Legislative Highlightslegislation 
Tax and This Year's Legislation    
The Vermont Department of Taxes has published the 2019 Legislative Highlights. We have expanded on some of this year's changes below.

Out-of-State Sellersmarketplace
Definition of "vendor" is expanded        
Out-of-state vendors, such as marketplace facilitators and marketplace sellers with retail sales into Vermont, must collect and remit sales tax on purchases and services sold in their marketplaces. Act 46, Sec. 3 became effective June 1, making July 25, 2019, the first due date for filing and payment. For more information, including the definitions of "marketplace facilitator" and "marketplace seller," as well as the parameters which trigger the registration, collection, and remittance requirements, please visit our website.

Good News for Automotive Dealersauto
Sales tax exemption expands for auto dealers
Beginning July 1, 2019, auto dealers may take an exemption on auto parts purchased to recondition a used motor vehicle the dealer owns and has in its inventory for resale. Under the law, the seller must be registered by the Vermont Department of Motor Vehicles as a dealer. Further, the parts being installed must be itemized on the bill and Vermont Sales Tax collected from the customer. The Vermont Department of  Taxes will not be auditing dealerships for any previous noncompliance. See the revised fact sheet.

Forestry Machinery Exemption Expanded forestry
More forestry equipment is exempt from sales and use tax    
Vermont's Sales and Use Tax exemption on certain forestry equipment and machinery has been expanded. The exemption now includes traction enhancement accessories, tire chains, track systems, and winch cables. Because these accessories are used exclusively with the exempt machinery, a Form S-3W is not required, though some retailers may ask for it. Our fact sheet contains the complete list of exempted equipment.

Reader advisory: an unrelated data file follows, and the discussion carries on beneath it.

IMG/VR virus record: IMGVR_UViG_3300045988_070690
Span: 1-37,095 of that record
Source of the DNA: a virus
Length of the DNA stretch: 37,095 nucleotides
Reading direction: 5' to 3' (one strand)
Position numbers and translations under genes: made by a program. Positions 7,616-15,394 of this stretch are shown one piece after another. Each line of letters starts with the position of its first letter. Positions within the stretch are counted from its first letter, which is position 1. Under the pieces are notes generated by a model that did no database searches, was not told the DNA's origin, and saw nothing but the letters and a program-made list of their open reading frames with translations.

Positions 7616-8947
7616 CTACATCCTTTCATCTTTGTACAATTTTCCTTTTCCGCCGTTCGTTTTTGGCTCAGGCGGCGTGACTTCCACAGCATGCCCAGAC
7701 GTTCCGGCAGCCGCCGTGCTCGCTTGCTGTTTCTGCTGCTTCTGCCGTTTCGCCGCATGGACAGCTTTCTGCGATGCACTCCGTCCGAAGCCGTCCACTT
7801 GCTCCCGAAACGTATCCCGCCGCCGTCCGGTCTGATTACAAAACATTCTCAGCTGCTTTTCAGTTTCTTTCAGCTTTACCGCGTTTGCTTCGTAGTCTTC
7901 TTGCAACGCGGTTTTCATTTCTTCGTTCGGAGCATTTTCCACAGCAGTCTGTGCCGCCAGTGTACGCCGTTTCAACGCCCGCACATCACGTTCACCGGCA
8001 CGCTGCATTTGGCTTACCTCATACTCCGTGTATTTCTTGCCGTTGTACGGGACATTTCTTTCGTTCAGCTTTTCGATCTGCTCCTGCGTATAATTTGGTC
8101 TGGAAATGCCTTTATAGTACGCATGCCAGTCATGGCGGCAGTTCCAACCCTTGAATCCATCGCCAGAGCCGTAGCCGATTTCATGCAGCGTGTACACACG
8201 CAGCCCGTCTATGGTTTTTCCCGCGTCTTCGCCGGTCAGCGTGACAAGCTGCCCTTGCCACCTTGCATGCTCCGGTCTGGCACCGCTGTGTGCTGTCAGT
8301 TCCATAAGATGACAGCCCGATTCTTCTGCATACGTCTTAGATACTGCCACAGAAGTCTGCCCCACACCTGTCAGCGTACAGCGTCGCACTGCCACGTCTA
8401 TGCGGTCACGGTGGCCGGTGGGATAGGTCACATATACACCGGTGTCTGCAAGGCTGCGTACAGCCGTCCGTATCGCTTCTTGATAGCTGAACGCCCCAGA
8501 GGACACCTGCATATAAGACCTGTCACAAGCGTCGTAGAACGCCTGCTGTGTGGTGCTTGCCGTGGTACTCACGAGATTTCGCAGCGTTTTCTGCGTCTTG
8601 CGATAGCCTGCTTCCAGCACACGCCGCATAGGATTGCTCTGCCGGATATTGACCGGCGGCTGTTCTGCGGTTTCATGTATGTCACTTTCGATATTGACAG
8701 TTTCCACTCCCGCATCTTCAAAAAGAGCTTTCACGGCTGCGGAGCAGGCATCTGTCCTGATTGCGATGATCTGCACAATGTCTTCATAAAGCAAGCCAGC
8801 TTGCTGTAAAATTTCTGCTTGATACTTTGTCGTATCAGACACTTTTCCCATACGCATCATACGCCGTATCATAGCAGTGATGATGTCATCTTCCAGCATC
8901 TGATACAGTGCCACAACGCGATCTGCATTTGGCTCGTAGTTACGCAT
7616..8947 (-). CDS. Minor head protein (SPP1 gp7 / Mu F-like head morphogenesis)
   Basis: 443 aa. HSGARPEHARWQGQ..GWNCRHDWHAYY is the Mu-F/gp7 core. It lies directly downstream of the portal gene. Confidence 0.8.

Capital Gains Exclusioncapgains
New cap on capital gains exclusion  
The existing 40% exclusion for capital gains will be capped at $350,000 under Act 71, Sec. 1, effective July 1, 2019. This means that any gain above $875,000 will be taxed at standard income tax rates. Taxpayers who are considering a sales of a large capital asset may want to consult a tax preparer for guidance as soon as possible.
 
New guidance is available on our website. See the press release.

Purchase of Controlling Interest in Real Estate realestate
Purchase of controlling interest in real estate will trigger Property Transfer Tax  
Under current law, the Property Transfer Tax only applies to the transfer of ownership of real estate (real property) by deed. Under Act 71, Sec. 9, effective July 1, 2019, the purchase of a controlling interest in an entity holding title to real property in the state of Vermont will trigger a property transfer tax liability. Generally, a controlling interest means 50% or more of stock, capital, profits or beneficial interest in an entity. The tax due from the purchaser is calculated based on the fair market value of the property. See the press release and website.